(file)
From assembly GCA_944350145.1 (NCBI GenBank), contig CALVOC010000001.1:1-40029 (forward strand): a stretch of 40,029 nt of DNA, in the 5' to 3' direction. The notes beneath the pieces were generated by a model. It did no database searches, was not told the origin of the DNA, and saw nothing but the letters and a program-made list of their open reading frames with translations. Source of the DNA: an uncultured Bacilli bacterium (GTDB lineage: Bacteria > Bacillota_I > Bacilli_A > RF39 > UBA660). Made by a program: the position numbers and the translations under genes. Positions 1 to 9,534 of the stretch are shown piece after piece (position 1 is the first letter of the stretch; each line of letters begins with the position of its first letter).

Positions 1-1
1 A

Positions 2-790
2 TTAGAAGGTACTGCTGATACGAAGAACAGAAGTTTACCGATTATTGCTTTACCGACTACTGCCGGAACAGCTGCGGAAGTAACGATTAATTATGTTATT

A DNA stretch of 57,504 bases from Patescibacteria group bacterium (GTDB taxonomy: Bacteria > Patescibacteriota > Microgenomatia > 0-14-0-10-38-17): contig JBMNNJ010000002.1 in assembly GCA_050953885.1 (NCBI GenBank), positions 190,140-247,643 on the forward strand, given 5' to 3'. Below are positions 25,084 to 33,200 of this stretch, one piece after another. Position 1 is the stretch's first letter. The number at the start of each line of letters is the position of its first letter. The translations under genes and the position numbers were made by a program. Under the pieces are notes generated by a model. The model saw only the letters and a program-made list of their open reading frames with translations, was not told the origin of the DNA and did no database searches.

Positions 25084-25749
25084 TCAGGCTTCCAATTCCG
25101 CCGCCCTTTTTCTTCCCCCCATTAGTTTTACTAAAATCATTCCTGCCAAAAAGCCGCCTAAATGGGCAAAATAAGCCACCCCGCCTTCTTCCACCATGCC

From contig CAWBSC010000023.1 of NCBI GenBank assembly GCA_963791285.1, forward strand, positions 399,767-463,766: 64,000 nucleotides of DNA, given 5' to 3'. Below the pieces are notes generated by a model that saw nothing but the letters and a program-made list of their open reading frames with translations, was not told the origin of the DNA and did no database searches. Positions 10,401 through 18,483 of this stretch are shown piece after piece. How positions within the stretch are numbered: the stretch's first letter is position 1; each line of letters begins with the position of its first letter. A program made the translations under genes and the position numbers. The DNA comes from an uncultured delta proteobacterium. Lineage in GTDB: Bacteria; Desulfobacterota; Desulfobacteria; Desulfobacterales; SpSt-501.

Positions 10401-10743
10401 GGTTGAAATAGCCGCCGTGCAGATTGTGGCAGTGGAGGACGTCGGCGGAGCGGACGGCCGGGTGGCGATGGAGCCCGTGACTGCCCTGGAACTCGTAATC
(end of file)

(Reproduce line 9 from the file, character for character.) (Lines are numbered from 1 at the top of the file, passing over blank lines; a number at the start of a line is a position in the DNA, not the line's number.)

25101 CCGCCCTTTTTCTTCCCCCCATTAGTTTTACTAAAATCATTCCTGCCAAAAAGCCGCCTAAATGGGCAAAATAAGCCACCCCGCCTTCTTCCACCATGCC